KFC's Chicken BBQ
I ordered my third chicken java rice for the week 2 days ago at the KFC branch near Sulo Hotel (Sulu?). Like most people who enjoy new things, the crispy chicken barbeque is a novelty for me for now and that makes me order it again and again. I had the first 2 orders delivered, and as expected the BBQ sauce is placed in separate containers.
The ones I ordered for take out (to go) at the KFC near Sulo Hotel is another story. Unlike the previous orders, they had the sauce poured all over the chicken bbq sticks. That got me asking for the manager. Don't get me wrong, I wasn't mad. I am just a bit surprised that they do it that way, knowing I'd take it out of the store.
I told the manager the crispiness might be affected (not to mention it having too much sauce than I might be needing, spilled sauce on the stick, etc) I asked if it's a store policy or a company-wide direction. She said "Yes". She further explained that the policy differs from delivery to in-store purchases. Somebody from KFC confirm this. Is it because I pay a premium for delivery purchases? If the logic is travel time degrades food quality, shouldn't the same argument hold for take outs?
I was then told it was a cost-cutting measure. Oh... Now we're talking.
Cost-cutting? I did pay didn't I? If the product managers deemed it better to not take note of such small details to save on plastic cups, the least they can do is ask the customer if one would want the sauce poured on or separated. One small marketing-led script would do fine. I'm sure a little due diligence on their part would have sufficed. I would even if praise them for that.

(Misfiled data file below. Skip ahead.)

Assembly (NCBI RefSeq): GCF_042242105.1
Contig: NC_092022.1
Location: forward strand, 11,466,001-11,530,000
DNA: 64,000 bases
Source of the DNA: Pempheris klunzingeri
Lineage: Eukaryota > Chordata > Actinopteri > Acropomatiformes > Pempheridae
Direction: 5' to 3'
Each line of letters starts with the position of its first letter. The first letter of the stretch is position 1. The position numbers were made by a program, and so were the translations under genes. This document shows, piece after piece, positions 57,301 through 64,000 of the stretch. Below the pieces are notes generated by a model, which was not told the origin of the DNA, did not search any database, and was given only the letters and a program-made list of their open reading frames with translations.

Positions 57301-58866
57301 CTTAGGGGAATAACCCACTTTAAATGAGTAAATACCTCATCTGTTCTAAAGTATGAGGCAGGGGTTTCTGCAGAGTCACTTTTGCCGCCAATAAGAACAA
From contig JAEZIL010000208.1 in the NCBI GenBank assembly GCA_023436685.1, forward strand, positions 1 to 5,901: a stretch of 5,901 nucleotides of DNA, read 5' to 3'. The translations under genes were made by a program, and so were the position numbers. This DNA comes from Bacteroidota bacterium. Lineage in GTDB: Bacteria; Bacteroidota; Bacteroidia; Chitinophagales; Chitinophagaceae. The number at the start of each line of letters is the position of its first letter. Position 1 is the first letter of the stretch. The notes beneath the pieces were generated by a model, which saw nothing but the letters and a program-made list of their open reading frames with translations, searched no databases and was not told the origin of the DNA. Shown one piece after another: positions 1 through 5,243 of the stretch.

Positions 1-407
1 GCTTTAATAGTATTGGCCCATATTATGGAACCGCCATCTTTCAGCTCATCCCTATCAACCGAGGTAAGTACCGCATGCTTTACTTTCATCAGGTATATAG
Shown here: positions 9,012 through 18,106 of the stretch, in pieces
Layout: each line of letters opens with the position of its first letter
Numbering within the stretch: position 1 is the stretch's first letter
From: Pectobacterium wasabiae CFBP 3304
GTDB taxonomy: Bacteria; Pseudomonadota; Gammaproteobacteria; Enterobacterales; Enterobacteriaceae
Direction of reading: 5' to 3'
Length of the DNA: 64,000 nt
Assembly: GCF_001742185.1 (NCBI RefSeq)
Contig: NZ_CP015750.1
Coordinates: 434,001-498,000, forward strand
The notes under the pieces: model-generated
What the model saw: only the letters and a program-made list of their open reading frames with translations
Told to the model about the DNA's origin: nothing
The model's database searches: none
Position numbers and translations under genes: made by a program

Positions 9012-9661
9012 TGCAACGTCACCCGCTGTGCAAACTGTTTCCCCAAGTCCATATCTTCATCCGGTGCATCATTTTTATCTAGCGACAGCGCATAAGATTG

If their sales and costs projections didn't go as expected, is that the customer's fault? I'm not being a hard customer here. It's just that while, I understand there are things they should adjust in the product - but at least don't run the product testing on paying customers. Or don't release something not up to par. It's called Corporate Social Responsibility. CSR is not just about donations and support for humanitarian causes or support for environmental causes - at the minimum it is about a good product worth the price. Most companies forgot that.
Benefit of the doubt: Perhaps not so many people complain about having the sauce poured in. Well, I do. Statistics will matter, but customer service matters more. It doesn't matter if I'm the only one complaining about the food. Some people will even go as far as saying, "well don't buy from a fast food if you complain on such matters that are for restaurants to notice." Fast food shouldn't mean a degraded food quality, it's just served fast. For anyone to take anything short of that is crazy. At the end of the day, I relayed my concern to the manager and told her to ensure that this concern is addressed in their next meeting. They better.
Next time I order I'll check if they did something good already.
posted by Jdavies @ 6/30/2006,
Jdavies lives in Quezon City, Philippines and has been blogging since 2002. A brand manager in a leading technology company and a freelance new media/web strategy consultant, he has refocused his blogging from personal, political & sociological observations, to marketing-related efforts and Internet trends that are relevant to his career and branding advocacies.
About This Blog
This blog is a depot of thoughts and observations on marketing trends which remain personally relevant to the Author as far as his marketing career is concerned. Having evolved from the personal blog of Jdavies, much of the earlier work contained herein are laced with personal speculation, political views, and similar advocacies. These posts are being kept for posterity's sake and for no other reason. No effort is being made to claim that the author will not contradict himself from his previous positions or that such advocacies are absolute.
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